In 2001, former Metro Spirit reporter Brian Neill spoke to residents and business owners around Clarks Hill about a strange animal that many people compared to the fictitious Jack-A-Lope. Here is what he discovered.
Not a whole lot goes on in Clarks Hill, where the center of town basically consists of a Conoco station and a bait shop.
It’s the type of place in which one could imagine locals crafting tall tales to make things a little more lively. Tales like bigfoots traipsing through the woods or a 300-pound catfish that still has the stern of Billy Ray’s johnboat in its belly from when he hooked him two summers ago.
Heck, they might even tell the story of how the fictitious Jack-A-Lope — those creepy, novelty, stuffed rabbits with deer antlers attached to their heads — had started to breed and populate the grassy land surrounding the local church and a few neighbors’ yards.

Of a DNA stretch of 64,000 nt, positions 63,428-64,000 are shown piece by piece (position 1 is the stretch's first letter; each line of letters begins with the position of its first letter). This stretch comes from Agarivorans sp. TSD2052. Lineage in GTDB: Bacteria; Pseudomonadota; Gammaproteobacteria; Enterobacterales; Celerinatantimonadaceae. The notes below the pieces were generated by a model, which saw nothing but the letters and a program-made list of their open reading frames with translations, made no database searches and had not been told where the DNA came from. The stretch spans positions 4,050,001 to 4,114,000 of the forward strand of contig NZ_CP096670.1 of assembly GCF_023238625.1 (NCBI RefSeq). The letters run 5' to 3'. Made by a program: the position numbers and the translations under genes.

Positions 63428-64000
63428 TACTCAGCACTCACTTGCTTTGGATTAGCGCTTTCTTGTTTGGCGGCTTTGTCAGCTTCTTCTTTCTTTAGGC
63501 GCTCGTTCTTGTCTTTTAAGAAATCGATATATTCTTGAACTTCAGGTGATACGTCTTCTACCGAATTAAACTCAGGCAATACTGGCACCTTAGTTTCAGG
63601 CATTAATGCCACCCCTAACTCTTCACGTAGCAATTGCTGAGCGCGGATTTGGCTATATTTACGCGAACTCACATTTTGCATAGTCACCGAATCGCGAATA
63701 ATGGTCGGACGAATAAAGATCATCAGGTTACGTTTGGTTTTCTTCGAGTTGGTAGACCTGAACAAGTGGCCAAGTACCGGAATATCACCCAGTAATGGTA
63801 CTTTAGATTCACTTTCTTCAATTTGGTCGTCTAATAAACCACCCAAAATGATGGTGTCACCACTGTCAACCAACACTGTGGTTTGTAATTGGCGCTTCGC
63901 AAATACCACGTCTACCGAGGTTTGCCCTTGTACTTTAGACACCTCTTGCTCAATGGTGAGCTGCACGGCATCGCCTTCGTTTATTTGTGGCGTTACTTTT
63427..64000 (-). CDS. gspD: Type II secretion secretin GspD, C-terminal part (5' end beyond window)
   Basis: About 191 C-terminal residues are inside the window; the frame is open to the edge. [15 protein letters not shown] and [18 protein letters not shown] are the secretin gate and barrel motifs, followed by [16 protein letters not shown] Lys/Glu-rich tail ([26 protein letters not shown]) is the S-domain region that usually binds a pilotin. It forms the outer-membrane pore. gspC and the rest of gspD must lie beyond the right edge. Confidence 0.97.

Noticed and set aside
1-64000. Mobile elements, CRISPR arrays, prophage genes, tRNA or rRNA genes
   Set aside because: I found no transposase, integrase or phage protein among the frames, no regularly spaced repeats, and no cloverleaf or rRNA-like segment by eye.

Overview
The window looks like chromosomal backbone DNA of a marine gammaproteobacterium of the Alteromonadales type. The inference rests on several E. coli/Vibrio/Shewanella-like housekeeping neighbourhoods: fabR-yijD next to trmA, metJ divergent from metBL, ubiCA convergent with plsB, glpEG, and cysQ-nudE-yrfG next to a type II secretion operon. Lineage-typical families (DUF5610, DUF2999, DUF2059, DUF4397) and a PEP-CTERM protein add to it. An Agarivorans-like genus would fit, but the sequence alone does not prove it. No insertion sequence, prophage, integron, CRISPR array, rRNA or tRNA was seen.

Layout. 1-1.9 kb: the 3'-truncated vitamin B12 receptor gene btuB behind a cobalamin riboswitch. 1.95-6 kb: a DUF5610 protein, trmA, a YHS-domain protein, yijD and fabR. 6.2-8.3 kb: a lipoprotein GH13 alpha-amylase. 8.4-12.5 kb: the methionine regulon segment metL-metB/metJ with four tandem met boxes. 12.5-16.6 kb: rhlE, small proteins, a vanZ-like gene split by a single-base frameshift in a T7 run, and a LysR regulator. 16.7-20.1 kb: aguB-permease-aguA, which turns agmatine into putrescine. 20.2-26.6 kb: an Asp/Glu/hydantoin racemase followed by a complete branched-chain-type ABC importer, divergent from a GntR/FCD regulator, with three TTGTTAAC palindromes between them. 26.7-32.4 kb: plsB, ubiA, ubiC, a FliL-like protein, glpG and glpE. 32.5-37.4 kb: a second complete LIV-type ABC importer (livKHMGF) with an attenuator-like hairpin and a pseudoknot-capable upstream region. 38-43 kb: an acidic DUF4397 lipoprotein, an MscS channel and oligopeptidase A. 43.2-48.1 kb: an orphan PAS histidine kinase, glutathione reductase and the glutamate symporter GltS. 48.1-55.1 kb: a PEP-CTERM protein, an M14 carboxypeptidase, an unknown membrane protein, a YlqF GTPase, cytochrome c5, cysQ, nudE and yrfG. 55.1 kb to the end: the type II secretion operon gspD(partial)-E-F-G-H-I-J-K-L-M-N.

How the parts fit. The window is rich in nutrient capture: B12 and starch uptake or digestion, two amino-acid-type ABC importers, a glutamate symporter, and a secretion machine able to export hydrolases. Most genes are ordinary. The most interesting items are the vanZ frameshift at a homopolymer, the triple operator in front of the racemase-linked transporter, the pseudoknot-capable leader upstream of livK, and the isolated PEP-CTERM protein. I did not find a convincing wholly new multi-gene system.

That’s why, when the phone call came a few afternoons ago from Rusty Lindberg relaying precisely the same story, my first instinct was to end the conversation as quickly and politely as possible.
But then he sent the pictures. And he introduced me to other people who had seen them, too.
Lindberg, who owns La Cantina Restaurant in Clarks Hill and describes himself as a ventarist, a combination between a ventriloquist and a classical guitarist, also had done a little research.
The strange new inhabitants of the area, he found out, are actually Patagonian Cavies, or Maras, a member of the rodent family indigenous to South America.
But the resemblance is striking, is it not, Lindberg pointed out.